"Only two things are infinite, the universe and human stupidity, and I'm not sure about the former." ~Albert Einstein
I've been through the development process a half dozen times over the last 4 years.
What I have learned:
1). Don't use a big firm if you can avoid it (or unless you have a ton of dough), they will whore you on cost. I had one firm tell me a basic website with no social media or video integration would start at 13K. I had another firm tell me that the price to pay in order to discuss my project was 5K. These projects should have cost 3K total.
2). Make sure your development environment fits your project. Many firms will use what expertise they have and tell you it's all the same...it's not all the same. Some languages have advantages over others (documentation, database hits etc.)
3) Do not outsource your front-end internationally-they f it up 99.9% of the time.
4). Start mobile development and work your way back (pretty common knowledge-but many don’t know it.)
5). If you aren't an IT guy, you will need one to assess the requirements and project (happy to help if you need it) and let you know what's real and what's not. If you don’t have some help, the development will be lazy and the developers will say “we did what you told us to do.”
6). Some projects are just as server intensive as they are software intensive...I found this out the hard way. Software people are rarely server people. Find out what the scoop is before you start working on both ends, from both skill sets.
7). The contract you sign is crucial so you are protected. For example, you need to have the proper means to ask for revisions and improvements in writing.
8). Demand that your code is documented or getting someone else to work on it becomes infinitely harder.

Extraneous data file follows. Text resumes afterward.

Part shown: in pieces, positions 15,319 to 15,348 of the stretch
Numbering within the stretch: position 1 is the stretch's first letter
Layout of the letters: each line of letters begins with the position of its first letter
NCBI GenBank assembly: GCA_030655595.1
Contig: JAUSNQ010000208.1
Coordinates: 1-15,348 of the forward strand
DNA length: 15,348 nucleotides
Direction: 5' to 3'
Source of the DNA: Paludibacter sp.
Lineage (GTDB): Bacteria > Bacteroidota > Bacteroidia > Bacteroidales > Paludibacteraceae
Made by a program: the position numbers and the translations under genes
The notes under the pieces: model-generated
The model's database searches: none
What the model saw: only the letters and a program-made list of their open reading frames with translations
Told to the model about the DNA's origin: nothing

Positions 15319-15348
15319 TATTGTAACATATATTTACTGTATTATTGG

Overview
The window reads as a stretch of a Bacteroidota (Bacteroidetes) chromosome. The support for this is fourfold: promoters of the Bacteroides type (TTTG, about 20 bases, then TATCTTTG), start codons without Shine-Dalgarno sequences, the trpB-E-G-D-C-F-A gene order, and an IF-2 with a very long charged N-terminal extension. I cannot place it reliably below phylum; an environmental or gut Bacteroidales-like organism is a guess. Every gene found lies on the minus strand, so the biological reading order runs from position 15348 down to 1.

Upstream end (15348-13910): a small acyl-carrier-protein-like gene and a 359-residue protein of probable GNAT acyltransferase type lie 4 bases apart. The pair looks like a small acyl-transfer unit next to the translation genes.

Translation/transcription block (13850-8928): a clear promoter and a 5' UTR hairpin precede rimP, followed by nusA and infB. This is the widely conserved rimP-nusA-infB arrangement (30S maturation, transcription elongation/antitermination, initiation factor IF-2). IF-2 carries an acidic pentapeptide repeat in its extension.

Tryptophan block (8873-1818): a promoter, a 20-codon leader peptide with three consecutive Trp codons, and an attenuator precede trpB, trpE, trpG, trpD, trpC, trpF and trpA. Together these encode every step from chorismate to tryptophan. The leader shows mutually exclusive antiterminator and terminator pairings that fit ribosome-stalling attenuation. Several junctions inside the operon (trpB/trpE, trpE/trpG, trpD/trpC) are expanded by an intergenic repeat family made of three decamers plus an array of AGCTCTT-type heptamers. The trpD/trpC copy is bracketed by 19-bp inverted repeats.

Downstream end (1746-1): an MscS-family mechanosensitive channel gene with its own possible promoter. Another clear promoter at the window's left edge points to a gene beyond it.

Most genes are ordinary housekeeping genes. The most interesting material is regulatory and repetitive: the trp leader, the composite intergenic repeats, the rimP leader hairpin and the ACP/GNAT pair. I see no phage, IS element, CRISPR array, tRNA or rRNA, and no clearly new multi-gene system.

9). Make sure anyone you are using has a project management platform so you are in the loop, or things will not be developed the way you wanted, and your project will be delayed.
10). Find a company that has programmed similar projects. Some reusable code for similar functions can save you time and money.
11). Outsourcing to most countries is a lot of work. You can save money or lose money-all depending on how good you are at requirements definition and how patient you are in communicating daily.
12). Developers are like musicians...they are difficult to manage and can get frustrated easily. Find a boutique firm if you can that manages their own people-you don't want to get into management.
13). Work your contract so you pay in installments as you go to mitigate your risk. Milestones will allow you to pay as you see progress you are happy with.
My recommendation is that you start with design with a US based designer (not an artist-a BUSINESS designer who went to college and studied UI) and spend a good amount of time documenting requirements and understanding which technology partner is best.
Why a college degree? Because UI is a SCIENCE...and much like surgery it requires an education. Most UI people without degrees are ARTISTS. You need a scientist, not an artist.
Overall you will find no matter how well you plan it will be your customers who tell you what they want (and its never what you think you knew)...so getting it out in a flexible way is key.
ABOUT THE AUTHOR:
Eric Beans is CEO of Texting Base, Inc., out of Orlando, Florida. Texting Base is a ”SMS Marketing Automation Platform” which allows entities to personalize group text messages.
Prior to Texting Base, Eric was the first US employee of TechSpan which became Headstrong. Headstrong sold for $550M to GenPact.
With a group of partners in 2005, Eric started Premier Mortgage Capital, Inc., a nationwide state charted Mortgage Company that grew to over 2B/Year in originations.
Eric is the author of "Changing The World Through Texting Software" and writes the entrepreneur section of "LA Style Magazine." Eric is an inventor, investor, and longtime entrepreneur.
Texting Base does not offer legal advice-please consult an attorney before starting to text for business purposes.